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|Citation||In Proceedings of the 6th ACM Workshop on Privacy in the Electronic Society,
Alexandria VA, October 2007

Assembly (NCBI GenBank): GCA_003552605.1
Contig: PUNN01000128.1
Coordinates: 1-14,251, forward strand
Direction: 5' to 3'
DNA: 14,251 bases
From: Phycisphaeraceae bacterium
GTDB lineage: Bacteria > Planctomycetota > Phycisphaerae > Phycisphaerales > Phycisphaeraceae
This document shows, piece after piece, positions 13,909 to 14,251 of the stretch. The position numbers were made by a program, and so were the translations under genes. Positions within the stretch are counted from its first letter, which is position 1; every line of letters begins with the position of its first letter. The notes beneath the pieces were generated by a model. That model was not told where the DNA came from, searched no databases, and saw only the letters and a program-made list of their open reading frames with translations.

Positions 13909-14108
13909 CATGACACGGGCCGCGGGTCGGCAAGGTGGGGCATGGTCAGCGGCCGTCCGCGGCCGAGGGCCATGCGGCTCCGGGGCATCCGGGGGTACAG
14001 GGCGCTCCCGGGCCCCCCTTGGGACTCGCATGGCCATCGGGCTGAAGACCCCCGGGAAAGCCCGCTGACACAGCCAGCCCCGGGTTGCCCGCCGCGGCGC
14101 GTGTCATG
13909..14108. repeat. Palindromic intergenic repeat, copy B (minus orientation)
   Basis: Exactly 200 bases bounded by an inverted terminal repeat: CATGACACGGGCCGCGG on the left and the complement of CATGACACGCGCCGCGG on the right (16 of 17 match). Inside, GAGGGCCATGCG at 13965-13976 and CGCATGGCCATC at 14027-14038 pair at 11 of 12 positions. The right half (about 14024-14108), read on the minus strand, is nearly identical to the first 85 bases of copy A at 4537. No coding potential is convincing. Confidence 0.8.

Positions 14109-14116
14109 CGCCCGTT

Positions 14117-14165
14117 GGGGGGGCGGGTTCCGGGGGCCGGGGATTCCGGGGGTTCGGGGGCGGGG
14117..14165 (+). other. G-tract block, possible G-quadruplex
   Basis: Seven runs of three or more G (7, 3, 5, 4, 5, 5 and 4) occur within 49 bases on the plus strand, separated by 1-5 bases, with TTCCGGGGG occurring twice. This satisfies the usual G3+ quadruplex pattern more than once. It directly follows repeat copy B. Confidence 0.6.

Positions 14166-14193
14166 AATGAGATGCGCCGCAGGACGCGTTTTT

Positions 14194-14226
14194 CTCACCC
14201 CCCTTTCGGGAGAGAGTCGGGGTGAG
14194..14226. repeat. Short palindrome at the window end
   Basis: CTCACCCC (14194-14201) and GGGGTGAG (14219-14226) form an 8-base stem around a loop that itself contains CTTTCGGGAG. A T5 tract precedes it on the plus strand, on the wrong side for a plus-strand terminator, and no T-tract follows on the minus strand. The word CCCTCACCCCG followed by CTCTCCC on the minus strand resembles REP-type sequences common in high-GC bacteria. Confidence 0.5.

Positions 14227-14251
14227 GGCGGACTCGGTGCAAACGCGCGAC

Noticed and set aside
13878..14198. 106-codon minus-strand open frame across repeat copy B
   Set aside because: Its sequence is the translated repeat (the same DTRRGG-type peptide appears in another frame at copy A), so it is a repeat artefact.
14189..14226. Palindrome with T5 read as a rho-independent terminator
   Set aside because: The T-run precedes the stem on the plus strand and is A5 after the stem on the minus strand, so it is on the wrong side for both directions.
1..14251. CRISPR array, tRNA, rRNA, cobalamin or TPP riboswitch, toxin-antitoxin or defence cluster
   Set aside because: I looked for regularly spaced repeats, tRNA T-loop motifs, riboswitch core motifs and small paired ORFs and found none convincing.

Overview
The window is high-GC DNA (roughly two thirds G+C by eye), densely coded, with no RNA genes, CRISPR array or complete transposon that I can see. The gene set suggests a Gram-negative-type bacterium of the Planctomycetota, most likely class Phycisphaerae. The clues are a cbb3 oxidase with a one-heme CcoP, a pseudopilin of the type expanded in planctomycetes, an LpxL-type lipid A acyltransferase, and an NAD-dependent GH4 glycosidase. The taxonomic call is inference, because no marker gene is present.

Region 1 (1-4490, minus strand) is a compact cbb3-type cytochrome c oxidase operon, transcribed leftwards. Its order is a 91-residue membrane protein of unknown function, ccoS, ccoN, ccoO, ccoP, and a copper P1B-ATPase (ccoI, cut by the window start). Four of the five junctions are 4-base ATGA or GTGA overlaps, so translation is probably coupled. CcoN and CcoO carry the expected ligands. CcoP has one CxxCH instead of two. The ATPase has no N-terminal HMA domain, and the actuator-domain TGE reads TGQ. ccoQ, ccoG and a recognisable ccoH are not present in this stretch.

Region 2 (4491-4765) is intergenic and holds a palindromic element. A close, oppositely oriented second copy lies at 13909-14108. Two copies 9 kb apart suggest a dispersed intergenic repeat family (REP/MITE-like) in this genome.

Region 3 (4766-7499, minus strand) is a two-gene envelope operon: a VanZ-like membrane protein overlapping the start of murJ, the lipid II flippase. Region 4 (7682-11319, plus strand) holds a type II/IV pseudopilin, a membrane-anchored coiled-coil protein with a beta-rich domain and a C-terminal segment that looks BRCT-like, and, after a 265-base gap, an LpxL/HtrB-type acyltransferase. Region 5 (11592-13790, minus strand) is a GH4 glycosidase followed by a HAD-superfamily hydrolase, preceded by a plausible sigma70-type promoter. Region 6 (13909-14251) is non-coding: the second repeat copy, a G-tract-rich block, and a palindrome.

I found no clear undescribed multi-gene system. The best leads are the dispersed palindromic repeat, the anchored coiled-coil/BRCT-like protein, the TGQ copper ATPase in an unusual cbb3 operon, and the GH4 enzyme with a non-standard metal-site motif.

We perform a probabilistic analysis of onion routing. The analysis is presented in a black-box model of anonymous communication that abstracts the essential properties of onion routing in the presence of an active adversary that controls a portion of the network and knows all a priori distributions on user choices of destination. Our results quantify how much the adversary can gain in identifying users by exploiting knowledge of their probabilistic behavior. In particular, we show that a user u's anonymity is worst either when the other users always choose the destination u is least likely to visit or when the other users always choose the destination u chooses. This worst-case anonymity with an adversary that controls a fraction b of the routers is comparable to the bestcase anonymity against an adversary that controls a fraction (square root of b).
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